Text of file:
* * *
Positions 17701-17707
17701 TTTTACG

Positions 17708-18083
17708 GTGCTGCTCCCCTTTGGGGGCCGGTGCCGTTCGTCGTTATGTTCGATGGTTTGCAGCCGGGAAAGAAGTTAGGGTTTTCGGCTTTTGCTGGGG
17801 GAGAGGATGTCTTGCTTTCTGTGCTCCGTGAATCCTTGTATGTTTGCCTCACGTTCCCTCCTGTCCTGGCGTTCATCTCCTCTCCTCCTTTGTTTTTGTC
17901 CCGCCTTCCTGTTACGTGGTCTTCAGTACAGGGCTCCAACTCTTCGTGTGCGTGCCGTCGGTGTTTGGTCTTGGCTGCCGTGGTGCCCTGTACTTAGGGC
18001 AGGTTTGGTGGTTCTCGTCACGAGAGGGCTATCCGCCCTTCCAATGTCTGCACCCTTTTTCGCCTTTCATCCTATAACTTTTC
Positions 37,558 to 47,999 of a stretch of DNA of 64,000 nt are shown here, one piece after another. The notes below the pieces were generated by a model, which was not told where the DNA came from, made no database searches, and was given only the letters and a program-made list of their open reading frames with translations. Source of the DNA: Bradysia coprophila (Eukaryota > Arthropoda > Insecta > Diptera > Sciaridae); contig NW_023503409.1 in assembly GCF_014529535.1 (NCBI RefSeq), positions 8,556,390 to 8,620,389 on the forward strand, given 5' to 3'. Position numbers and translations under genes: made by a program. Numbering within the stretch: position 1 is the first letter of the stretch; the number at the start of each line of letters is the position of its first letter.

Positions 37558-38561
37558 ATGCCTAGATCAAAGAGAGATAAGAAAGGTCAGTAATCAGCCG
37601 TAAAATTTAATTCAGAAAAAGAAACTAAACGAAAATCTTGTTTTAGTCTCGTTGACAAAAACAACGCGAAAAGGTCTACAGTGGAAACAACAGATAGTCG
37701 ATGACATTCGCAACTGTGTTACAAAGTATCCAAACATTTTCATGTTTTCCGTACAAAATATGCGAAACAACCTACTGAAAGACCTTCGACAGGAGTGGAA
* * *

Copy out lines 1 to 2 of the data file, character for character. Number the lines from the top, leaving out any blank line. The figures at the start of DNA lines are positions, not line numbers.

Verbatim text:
Positions 17701-17707
17701 TTTTACG